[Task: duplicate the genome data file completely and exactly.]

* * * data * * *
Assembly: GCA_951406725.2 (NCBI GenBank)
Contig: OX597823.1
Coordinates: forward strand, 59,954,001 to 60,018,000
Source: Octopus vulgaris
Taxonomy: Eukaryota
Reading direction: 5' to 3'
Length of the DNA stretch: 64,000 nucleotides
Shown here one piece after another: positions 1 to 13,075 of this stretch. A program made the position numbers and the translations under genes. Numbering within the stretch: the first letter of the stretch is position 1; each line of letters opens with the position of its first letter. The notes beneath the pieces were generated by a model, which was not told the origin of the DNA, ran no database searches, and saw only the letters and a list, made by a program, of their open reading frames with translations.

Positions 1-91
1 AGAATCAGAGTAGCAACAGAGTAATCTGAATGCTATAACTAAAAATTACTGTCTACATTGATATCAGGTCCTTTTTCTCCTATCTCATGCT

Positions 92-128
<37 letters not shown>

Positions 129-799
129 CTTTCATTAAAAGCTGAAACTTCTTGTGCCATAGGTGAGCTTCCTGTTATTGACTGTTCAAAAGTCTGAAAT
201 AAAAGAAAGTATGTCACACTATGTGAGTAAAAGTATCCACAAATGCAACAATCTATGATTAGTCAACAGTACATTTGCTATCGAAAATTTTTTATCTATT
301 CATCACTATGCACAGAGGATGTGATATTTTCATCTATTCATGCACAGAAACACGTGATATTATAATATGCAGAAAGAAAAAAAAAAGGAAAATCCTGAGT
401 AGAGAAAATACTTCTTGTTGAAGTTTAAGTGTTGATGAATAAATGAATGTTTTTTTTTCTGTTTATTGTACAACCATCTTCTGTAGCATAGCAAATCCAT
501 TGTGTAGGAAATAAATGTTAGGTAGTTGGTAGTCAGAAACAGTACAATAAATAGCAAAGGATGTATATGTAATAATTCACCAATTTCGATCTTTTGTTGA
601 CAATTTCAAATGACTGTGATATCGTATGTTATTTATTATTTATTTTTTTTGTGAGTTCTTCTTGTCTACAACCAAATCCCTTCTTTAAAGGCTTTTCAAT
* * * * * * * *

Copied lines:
Assembly: GCA_951406725.2 (NCBI GenBank)
Contig: OX597823.1
Coordinates: forward strand, 59,954,001 to 60,018,000
Source: Octopus vulgaris
Taxonomy: Eukaryota
Reading direction: 5' to 3'
Length of the DNA stretch: 64,000 nucleotides
Shown here one piece after another: positions 1 to 13,075 of this stretch. A program made the position numbers and the translations under genes. Numbering within the stretch: the first letter of the stretch is position 1; each line of letters opens with the position of its first letter. The notes beneath the pieces were generated by a model, which was not told the origin of the DNA, ran no database searches, and saw only the letters and a list, made by a program, of their open reading frames with translations.

Positions 1-91
1 AGAATCAGAGTAGCAACAGAGTAATCTGAATGCTATAACTAAAAATTACTGTCTACATTGATATCAGGTCCTTTTTCTCCTATCTCATGCT

Positions 92-128
<37 letters not shown>

Positions 129-799
129 CTTTCATTAAAAGCTGAAACTTCTTGTGCCATAGGTGAGCTTCCTGTTATTGACTGTTCAAAAGTCTGAAAT
201 AAAAGAAAGTATGTCACACTATGTGAGTAAAAGTATCCACAAATGCAACAATCTATGATTAGTCAACAGTACATTTGCTATCGAAAATTTTTTATCTATT
301 CATCACTATGCACAGAGGATGTGATATTTTCATCTATTCATGCACAGAAACACGTGATATTATAATATGCAGAAAGAAAAAAAAAAGGAAAATCCTGAGT
401 AGAGAAAATACTTCTTGTTGAAGTTTAAGTGTTGATGAATAAATGAATGTTTTTTTTTCTGTTTATTGTACAACCATCTTCTGTAGCATAGCAAATCCAT
501 TGTGTAGGAAATAAATGTTAGGTAGTTGGTAGTCAGAAACAGTACAATAAATAGCAAAGGATGTATATGTAATAATTCACCAATTTCGATCTTTTGTTGA
601 CAATTTCAAATGACTGTGATATCGTATGTTATTTATTATTTATTTTTTTTGTGAGTTCTTCTTGTCTACAACCAAATCCCTTCTTTAAAGGCTTTTCAAT